The Meiji period (1868-1912) brought many cultural changes to Japan after the country opened its doors to the West, as well as structural changes to the government, with it. What most critically impacted the arts, was the new ruling outlawing the carrying of swords by samurai. This ruling suddenly put swordsmiths and sword furniture artisans into a tight spot, as they lost most of their clientele. As a result, the Komai family, like many others, had to find another form of livelihood.
Luckily, these swordsmithing and metalworking skills could be used to produce a variety of items. Upon realising this, craftsmen started making various every-day metal objects that featured inlays. Among these objects are vases, mirrors, cigarette/tobacco cases, make-up cases, cufflinks and jewellery, mostly made for export and taking the shape of Western items. Komai Otojiro devoted himself to make higher-quality pieces for national or foreign exhibition to establish the Komai brand. His works were shown at foreign exhibitions, being very well received. Komai items were only produced for a limited amount of time and today they are rare collectibles.
The Komai family worked as a sword furniture maker in Kyoto for generations. Though the Komai firm is believed to had been founded in 1841 by Komai Seibei 駒井清兵衛, it was during the time of Komai Otojiro 駒井音次郎, regarded as the first-generation proprietor, that the workshop initially produced works displaying the renowned textured inlay in gold and silver, "Nunome-Zougan 布目象嵌".
It was in the 14th century that the Nunome-zogan technique was imported to Japan, which was invented in Damascus, Syria in the 12th century. Sword furniture in Muromachi period already applied this technique. At present the tradition of Nunome-zougan technique is surviving at Kyoto, Ishikawa, Kumamoto in Japan and Toredo in Spain. Each area in Japan has a very long tradition of sword furniture.
At the age of thirteen, Komai Otojiro had the opportunity to study inlay techniques with Misaki Shusuke 三崎周助, a sword-fitting artisan from Higo 肥後 (present Kumamoto). Otojiro produced sword fittings up until the 1876 Haitou-rei (廃刀令) prohibiting against wearing swords, but in 1873 he had already begun to produce decorative objects aimed at the export market.
Around 1873 Komai Otojiro started selling damascened ironwares in Kobe, a centre of foreign trade, and within a few years his chargers, plaques, cabinets, model pagodas, and vases were in such demand that he was prosperous enough to buy a large house.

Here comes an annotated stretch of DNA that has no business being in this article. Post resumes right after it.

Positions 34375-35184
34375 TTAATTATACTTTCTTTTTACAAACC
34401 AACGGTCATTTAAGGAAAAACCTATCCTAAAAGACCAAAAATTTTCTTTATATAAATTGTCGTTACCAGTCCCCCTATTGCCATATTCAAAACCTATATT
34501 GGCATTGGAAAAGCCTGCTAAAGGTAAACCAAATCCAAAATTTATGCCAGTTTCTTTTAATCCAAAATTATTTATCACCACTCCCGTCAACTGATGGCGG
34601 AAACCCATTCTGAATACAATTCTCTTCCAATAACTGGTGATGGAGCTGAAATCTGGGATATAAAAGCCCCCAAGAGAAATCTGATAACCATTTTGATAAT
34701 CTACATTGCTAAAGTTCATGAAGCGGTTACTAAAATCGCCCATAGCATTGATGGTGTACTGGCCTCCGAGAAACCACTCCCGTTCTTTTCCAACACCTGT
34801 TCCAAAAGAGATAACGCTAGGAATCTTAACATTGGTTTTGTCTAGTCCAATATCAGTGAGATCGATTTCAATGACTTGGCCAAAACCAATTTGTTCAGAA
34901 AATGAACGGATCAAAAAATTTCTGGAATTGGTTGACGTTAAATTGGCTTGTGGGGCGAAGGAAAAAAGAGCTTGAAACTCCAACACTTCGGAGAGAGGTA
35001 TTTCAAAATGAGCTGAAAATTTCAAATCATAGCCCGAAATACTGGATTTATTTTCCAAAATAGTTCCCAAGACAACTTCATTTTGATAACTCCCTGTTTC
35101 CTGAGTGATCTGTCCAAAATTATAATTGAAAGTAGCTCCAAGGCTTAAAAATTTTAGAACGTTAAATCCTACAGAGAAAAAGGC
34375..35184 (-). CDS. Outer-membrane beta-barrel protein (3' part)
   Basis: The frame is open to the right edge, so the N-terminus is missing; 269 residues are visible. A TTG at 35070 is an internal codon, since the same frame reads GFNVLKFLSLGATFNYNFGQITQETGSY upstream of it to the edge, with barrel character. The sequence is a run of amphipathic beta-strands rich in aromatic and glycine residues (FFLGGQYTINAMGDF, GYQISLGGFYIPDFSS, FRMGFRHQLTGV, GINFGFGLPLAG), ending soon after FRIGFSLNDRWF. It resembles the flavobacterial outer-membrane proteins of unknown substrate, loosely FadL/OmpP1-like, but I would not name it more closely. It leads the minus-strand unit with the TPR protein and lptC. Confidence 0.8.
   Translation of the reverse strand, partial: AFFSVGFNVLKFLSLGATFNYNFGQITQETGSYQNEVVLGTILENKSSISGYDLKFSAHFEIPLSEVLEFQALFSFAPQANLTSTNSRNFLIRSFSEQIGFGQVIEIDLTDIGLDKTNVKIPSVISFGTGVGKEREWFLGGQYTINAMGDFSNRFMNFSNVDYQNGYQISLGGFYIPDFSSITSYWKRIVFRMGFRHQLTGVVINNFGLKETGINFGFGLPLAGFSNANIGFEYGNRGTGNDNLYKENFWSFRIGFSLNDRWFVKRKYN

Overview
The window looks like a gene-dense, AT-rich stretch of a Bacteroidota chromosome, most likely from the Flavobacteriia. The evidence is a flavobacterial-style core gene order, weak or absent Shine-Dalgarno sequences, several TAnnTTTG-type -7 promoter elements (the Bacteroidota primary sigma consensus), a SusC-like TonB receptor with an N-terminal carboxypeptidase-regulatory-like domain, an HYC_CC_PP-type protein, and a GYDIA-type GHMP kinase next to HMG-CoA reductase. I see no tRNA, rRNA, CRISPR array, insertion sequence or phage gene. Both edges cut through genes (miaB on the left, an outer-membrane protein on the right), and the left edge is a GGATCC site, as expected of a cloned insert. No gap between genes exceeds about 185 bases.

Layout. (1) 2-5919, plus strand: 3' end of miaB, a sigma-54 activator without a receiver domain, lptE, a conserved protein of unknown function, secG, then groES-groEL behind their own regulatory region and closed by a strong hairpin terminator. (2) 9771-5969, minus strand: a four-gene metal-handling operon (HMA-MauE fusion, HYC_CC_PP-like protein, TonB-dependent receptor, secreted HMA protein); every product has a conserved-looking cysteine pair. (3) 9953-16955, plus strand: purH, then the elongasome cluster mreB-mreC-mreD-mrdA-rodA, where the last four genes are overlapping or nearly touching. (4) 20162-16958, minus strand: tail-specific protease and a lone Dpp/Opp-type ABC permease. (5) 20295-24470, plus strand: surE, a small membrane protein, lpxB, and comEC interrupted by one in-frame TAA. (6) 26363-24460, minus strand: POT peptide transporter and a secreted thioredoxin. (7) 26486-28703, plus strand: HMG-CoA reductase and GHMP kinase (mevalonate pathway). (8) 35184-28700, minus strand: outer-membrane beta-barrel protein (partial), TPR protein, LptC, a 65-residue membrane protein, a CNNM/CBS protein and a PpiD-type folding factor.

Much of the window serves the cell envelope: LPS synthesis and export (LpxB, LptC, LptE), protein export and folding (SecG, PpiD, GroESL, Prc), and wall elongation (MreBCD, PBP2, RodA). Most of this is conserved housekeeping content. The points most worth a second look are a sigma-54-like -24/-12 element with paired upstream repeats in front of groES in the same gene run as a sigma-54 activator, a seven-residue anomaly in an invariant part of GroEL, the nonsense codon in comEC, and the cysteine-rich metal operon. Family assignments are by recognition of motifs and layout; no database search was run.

In 1885 he lost his home and property in a fire. He had made large art objects - Okimono (置物) before the fire, but afterwards he started to make more practical low-price utensils like cigarette cases or jewellery boxes. This is due to the marketing strategy by Ikeda Seisuke 池田清助, a dealer marketing Komai's works exclusively. He intended to expand the target client segment to enhance the revenue by employing low cost workers under the well-known Komai brand. Otojiro devoted himself to making higher quality pieces for national or foreign exhibitions to establish the Komai brand.
His works were shown at foreign exhibitions, probably starting with the Nuremberg Metalwork Exhibition of 1885 where Japan was able to show 492 pieces and won the top prize. The name of Komai often appears in the lists of artists for international or national exhibitions. He won prizes at national exhibition (内国勧業博覧会) in 1903, Louisiana Purchase Exposition in 1904 and Exposition Universelle et Internationale de Liège in 1905.
It was Ikeda Seisuke 池田清助, a dealer marketing Komai's works, who won a gold medal at the Paris Universal Exposition of 1900 for a plate of gold and silver which may well have come from the Komai workshop. Presumably because Ikeda Seisuke, a owner of Ikeda partnership corporation 池田合名会社, marketed most of Komai's work.
Komai Otojiro's delicate and highly detailed work was very well received abroad, and other artisans in Kyoto began to produce similar objects, for example, Okuno 奥野 and Asai 浅井. He retired in 1906 and referred to himself Shuryou 周亮. His son Seibei 清兵衛 (1883-1970) took the name Otojiro II, continuing to work until 1912. Otojiro II continued to submit Komai works to exhibitions - St.Petersburg in 1908, Seattle in 1909, Brussels and London in 1910 and Vienna in 1913.
It is thought that larger pieces such as model pagodas started to be made during the latter period of the company's activity; one pagoda was acquired by the Walters Art Gallery, Baltimore, in 1915. These pieces can be distinguished from early large pieces by Otojiro I by its applied techniques.
The Komai firm continued to produce metal work objects until 1941. At some stage, Seibei Komai started to sell pearl jewellery as an agent shop of Mikimoto Pearl Store (御木本真珠店). He needed a partner to promote his works to the overseas market instead of Seisuke Ikeda and also expand the products line-up in his shop.
Kokichi Mikimoto (御木本幸吉 1858-1954) succeeded to make the world's first semi-spherical cultured pearl in 1883 at Toba (鳥羽), Mie Prefecture and exhibited his pearl at World's Columbian Exposition (Chicago Expo) in 1893. In 1899 he opened Mikimoto Pearl Store at Ginza (Tokyo) and established Japan’s first full-scale jewellery production facility, Mikimoto Gold Work Factory (御木本金細工工場) in 1907. He opened the first overseas Mikimoto Pearl Store in London in 1913. Just like Otojiro, he had a strong ability of marketing to the affluent overseas clients.
After World War II, Komai shop specialised in the pearl trade and their marvellous textured inlay technique was lost forever.